This year marks five Holy Months of Ramadan I have experienced while living in the Middle East, though the very first one as a pregnant resident. And although I am not of the Muslim faith, I still abide by the social and religious rules that all residents – locals and expats alike – are asked to observe.
Rest assured, however, that pregnant and breastfeeding Muslim women are not obliged to fast if they deem themselves ill, weak or by fasting they will endanger their own life or that of their fetus or breastfed baby. Muslim women are required to fast during daylight hours if they consider their health strong enough to withstand fasting such that it will not to cause harm to fetus or baby. I – the pregnant non-Muslim woman – will not fast, but I will be discreet when sipping water and eating food: all done behind closed doors during the day.
Allah said: “The month of Ramadan in which the Qur’aan was revealed, is a guidance for mankind and clear proofs for the criterion between right and wrong. So whosoever of you sights the crescent for the month of Ramadan, he must fast that month.”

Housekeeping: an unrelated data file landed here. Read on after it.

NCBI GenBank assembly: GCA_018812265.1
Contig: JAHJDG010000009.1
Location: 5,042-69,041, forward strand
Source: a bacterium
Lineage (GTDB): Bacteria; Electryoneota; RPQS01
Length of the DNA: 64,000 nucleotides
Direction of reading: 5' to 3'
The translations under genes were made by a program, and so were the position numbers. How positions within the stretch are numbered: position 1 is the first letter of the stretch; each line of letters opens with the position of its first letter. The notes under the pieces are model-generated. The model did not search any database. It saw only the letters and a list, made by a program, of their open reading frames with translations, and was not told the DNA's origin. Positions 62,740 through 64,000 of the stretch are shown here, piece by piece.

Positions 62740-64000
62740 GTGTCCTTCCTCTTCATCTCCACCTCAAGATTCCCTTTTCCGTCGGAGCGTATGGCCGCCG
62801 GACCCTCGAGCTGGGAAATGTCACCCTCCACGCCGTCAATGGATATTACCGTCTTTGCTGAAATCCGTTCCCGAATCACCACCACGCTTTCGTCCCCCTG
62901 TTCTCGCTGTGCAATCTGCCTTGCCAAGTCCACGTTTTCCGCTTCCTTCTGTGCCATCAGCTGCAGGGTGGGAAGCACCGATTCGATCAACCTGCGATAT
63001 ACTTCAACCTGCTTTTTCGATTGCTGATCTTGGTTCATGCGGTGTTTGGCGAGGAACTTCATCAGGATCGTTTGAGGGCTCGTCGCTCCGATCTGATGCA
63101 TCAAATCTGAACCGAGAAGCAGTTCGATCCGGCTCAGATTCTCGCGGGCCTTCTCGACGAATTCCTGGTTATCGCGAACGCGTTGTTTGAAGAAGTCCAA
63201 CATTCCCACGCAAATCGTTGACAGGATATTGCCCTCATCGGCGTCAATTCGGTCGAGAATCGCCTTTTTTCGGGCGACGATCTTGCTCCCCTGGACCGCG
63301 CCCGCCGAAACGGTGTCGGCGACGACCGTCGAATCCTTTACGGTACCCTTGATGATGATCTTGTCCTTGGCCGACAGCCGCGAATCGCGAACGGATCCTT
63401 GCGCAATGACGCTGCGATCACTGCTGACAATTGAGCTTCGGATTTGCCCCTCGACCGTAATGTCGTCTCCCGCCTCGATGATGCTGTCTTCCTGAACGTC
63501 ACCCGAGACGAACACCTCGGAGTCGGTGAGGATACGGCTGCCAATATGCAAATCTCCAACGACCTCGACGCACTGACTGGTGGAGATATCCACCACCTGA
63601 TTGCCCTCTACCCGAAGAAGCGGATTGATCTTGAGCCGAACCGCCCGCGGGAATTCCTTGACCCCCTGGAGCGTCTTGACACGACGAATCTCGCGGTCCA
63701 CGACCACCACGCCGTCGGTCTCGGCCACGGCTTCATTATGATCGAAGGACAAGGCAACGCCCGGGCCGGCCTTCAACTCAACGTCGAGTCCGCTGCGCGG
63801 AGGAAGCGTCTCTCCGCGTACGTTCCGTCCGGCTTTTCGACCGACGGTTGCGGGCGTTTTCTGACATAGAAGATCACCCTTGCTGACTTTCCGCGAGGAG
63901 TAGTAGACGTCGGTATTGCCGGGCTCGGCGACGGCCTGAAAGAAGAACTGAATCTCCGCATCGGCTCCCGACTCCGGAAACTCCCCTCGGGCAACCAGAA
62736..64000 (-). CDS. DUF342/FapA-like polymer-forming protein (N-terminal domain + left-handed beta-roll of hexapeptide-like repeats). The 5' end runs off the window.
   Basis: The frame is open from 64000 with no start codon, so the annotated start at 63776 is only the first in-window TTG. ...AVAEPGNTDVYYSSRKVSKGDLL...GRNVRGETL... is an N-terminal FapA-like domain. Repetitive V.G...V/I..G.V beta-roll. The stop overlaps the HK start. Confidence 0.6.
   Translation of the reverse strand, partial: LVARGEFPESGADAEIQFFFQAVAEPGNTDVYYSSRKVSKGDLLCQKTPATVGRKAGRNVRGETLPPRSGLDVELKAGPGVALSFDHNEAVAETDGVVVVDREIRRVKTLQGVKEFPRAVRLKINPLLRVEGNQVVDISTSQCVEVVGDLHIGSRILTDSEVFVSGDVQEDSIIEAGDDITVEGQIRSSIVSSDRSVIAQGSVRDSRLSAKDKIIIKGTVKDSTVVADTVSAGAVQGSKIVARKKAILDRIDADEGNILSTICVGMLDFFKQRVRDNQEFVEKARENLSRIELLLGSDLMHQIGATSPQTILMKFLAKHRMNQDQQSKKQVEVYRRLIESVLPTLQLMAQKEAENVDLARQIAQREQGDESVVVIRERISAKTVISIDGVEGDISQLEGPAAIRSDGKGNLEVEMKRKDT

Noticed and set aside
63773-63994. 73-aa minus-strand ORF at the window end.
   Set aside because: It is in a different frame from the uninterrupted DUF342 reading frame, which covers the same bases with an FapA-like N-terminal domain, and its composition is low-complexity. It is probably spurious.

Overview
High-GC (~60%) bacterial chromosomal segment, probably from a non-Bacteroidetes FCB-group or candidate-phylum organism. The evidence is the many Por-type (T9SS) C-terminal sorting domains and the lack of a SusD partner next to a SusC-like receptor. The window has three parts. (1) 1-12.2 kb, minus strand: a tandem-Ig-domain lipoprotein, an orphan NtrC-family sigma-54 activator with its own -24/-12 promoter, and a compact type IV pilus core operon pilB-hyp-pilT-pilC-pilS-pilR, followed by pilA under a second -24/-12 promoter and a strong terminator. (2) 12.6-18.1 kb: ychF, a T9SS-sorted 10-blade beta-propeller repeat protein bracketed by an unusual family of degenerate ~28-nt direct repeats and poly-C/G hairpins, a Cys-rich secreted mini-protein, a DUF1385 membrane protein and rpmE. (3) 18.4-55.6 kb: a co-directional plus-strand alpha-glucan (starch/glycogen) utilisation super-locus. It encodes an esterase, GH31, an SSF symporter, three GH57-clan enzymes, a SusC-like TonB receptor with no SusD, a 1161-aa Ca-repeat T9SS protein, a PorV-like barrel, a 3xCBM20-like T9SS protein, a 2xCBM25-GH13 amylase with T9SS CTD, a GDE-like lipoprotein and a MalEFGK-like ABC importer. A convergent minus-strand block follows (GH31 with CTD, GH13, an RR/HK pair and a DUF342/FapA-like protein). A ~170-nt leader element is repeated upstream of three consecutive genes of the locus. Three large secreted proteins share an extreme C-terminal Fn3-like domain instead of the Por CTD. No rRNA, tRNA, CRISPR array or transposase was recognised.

According to Islam, this ninth month of the lunar calendar, is when Allah made it obligatory to fast. During the month of Ramadan the gates of Paradise are opened and the gates of Hellfire are closed, and the rebellious devils are chained.
Here are some of the important lessons to be learnt from fasting:
1. Made Muslims more obedient to Allah, aiding in distancing themselves from sins;
2. Seeking nearness to Allah: increasing in kindness and in giving charity;
3. Acquiring patience: restrains the soul from eating, drinking, conjugal relations;
4. Cultivating good manners: abstaining not only from eating and drinking but also from ignorant, indecent , abusive speech;
5. Sensing Muslim unity: Islam lays great importance in bringing hearts together and encouraging collectiveness: fasting, praying & eating together and in the act of Hajj (Pilgrimage).
As for me, I continue to be led by the hunger and needs of the little Seahorse who is none the wiser as to where I reside, and whether its daylight hours or not. The little critter only wishes for nourishment and a bouncy belly in which to float. With that in mind, I merrily eat and drink in public after the call to prayers heralding Iftar, my new favourite addictions being pumpkin salad, thanks to Galleries Lafayette’s dab chefs. These guys know what a hungry pregnant woman needs!